Gorman declines to discuss Fluence’s revenue, though he does say it increased sevenfold over the course of 2020. It currently hosts dozens of virtual courses ranging from $550 to $1,200, as well as a $7,450 certificate program that includes an in-person retreat in New York’s Catskill Mountains. He estimates that the school has enrolled more than 640 students, with 60% being social workers or psychologists, 30% therapists or medical providers, and 10% coaches or miscellaneous professionals, such as engineers, lawyers, and clergy.

“Psychedelics put people in a very vulnerable state, and that’s why this training is so important,” he says. “A big lesson from current clinical trials is that clinicians should not insert their own perspectives too much and instead support the patients’ own intuition and healing intelligence.”

Perhaps the most well-known of these centers is the MDMA Therapy Training Program at the Multidisciplinary Association for Psychedelic Studies (MAPS). Since beginning in 2012, the $7,500 program has enrolled 920 students; the institution recently raised $30 million from donors such as lifestyle guru Tim Ferriss to fund the training of future MDMA therapists. This year it will roll out a 100-hour program that includes virtual retreats and online coursework. Enrollment opens in February.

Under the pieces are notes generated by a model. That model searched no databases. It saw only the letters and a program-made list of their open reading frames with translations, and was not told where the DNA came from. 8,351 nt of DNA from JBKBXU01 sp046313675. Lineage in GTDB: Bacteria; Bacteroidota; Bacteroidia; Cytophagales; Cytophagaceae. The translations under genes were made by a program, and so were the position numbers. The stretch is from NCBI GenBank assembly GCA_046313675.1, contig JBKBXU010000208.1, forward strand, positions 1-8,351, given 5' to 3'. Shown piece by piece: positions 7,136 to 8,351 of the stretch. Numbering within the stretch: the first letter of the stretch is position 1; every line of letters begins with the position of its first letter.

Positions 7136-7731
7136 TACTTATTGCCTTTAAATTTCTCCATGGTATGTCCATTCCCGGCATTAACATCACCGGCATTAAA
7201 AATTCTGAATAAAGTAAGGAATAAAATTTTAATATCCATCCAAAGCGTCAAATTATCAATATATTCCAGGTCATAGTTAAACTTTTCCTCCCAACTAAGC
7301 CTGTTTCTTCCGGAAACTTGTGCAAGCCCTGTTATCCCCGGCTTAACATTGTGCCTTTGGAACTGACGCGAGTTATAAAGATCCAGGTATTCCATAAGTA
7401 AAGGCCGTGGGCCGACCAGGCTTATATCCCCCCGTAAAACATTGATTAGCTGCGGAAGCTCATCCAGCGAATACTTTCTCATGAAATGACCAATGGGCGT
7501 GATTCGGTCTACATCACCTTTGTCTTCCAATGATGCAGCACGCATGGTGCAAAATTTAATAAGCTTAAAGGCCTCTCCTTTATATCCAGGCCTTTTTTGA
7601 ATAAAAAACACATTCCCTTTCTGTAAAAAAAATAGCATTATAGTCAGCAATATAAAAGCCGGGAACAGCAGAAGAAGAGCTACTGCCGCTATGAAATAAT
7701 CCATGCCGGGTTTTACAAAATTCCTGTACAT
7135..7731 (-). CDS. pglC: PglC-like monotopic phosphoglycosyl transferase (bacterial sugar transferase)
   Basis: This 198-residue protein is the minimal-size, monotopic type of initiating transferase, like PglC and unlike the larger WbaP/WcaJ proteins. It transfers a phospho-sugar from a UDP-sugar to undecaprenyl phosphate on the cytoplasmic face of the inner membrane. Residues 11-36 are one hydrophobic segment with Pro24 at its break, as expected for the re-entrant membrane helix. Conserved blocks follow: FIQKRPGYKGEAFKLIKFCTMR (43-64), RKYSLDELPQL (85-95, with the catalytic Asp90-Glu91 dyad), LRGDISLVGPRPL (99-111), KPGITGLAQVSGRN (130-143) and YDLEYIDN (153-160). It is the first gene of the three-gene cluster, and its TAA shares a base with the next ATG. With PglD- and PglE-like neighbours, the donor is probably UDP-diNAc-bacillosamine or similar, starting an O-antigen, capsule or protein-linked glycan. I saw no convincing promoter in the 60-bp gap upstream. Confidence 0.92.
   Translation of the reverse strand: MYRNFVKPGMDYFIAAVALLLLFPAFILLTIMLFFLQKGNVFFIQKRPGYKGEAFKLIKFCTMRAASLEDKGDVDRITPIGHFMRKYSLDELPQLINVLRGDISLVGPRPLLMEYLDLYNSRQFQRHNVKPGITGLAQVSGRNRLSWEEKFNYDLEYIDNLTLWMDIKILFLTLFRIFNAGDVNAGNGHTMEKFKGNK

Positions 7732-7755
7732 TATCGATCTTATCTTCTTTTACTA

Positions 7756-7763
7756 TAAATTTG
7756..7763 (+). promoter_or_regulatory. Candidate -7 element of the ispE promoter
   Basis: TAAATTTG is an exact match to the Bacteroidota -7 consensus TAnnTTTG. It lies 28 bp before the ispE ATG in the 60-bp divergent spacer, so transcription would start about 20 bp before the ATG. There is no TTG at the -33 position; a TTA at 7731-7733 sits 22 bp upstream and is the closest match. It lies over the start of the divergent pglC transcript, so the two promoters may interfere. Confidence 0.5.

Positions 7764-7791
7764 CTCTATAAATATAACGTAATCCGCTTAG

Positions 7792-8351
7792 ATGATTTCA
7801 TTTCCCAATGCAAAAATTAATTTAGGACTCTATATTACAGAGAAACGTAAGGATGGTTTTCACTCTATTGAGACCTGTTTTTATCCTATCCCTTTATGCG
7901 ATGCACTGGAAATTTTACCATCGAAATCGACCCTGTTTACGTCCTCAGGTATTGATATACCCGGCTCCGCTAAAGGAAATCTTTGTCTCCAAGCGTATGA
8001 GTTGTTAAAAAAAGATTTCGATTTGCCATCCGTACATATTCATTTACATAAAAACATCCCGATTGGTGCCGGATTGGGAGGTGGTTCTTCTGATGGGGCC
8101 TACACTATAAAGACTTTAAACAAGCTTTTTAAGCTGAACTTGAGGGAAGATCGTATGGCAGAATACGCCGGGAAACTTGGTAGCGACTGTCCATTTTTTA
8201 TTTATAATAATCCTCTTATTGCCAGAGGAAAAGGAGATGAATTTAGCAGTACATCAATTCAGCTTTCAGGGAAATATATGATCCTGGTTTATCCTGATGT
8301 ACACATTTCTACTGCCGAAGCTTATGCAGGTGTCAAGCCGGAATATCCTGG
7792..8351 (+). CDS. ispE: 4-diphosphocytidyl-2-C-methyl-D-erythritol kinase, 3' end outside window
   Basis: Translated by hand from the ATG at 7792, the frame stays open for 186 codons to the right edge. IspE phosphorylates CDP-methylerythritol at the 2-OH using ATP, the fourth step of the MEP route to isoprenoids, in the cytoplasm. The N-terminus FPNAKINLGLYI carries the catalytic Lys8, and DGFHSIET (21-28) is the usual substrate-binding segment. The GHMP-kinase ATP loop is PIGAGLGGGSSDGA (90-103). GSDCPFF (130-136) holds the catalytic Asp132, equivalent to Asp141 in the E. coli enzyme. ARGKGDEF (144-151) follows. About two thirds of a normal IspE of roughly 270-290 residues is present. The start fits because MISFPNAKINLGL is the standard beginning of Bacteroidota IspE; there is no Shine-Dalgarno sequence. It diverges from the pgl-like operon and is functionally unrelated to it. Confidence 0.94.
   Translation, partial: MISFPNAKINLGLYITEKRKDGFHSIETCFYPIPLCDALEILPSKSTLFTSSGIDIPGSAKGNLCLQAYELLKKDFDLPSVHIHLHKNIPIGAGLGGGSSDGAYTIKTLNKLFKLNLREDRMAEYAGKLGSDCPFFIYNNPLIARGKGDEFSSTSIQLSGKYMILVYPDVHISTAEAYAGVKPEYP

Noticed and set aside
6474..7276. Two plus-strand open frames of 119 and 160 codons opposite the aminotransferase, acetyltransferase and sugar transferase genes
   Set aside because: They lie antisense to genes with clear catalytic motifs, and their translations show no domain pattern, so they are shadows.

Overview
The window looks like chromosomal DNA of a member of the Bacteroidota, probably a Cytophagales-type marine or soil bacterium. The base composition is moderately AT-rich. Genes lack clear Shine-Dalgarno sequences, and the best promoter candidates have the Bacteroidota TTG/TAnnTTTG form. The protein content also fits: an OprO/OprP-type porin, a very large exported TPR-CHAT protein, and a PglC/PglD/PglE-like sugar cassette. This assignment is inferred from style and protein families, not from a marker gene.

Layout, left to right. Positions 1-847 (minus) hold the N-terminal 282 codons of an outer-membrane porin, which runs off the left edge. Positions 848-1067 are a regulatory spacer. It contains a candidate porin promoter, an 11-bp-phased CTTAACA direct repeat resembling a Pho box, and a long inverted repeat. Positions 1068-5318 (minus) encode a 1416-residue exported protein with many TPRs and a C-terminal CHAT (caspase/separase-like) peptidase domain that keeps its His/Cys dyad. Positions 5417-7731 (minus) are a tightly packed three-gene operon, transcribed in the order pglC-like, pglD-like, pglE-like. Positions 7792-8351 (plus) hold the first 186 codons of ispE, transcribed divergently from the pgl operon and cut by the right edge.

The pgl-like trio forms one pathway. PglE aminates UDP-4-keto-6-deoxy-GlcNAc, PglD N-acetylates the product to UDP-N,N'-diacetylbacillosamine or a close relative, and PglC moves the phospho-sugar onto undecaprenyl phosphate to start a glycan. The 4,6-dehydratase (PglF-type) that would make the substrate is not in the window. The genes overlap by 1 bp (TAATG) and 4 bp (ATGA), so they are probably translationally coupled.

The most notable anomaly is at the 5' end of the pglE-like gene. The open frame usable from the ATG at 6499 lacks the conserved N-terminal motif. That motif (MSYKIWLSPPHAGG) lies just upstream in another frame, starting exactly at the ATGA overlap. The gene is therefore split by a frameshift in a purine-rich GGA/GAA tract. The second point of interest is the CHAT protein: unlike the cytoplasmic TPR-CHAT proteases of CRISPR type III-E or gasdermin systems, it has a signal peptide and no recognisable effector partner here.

There’s no standard-setting body for psychedelic training. Some clinicians worry that the lack of governance can make it difficult for prospective students to choose reliable programs; some self-identified experts’ main qualifications are simply having done a lot of psychedelics.

relates to Psychedelic Therapy Schools Are Popping Up Like Mushrooms
“It’s like a gold rush,” says author Julie Holland of the market for psychedelics

“There are tremendous disparities between programs,” Holland says. “Everyone is reinventing the wheel and doing it their own way. On the other hand, you also have a lot of innovation and options.”

Another question is whether it’s important, or even necessary, for trainees to use psychedelics themselves. Although the Johns Hopkins Psychedelic Research Unit and other research centers don’t require scientists to have personal experience with mind-altering substances, schools such as the Psychedelic Somatic Institute say the experiences are essential for aspiring practitioners. “Psychedelics are such nonrational experiences,” says PSI co-founder Saj Razvi. “As a therapist, there’s no way to know what that’s like unless you go in yourself.”

PSI opened its doors in fall 2020, with five-day, in-person courses in Los Angeles and Minneapolis, followed by eight-month online sessions, for a total cost of $6,200. Incoming students who wish to self-administer psychedelics are usually prescribed ketamine by a psychiatrist or bring their own cannabis from a legal dispensary, then participate in therapeutic sessions with other students. “This particular training model is where you can get a lot of your own work done,” Razvi says.

He also cautions prospective students to do their research before selecting a school. “The market is huge, and it’s kind of a free-for-all, which is scary,” he says. “There are training spaces on the West Coast where everyone and their mother is a shaman. They’ve had powerful experiences in psychedelics and assume their process is the same as others, but it’s not.”

Article Credits: Bloomberg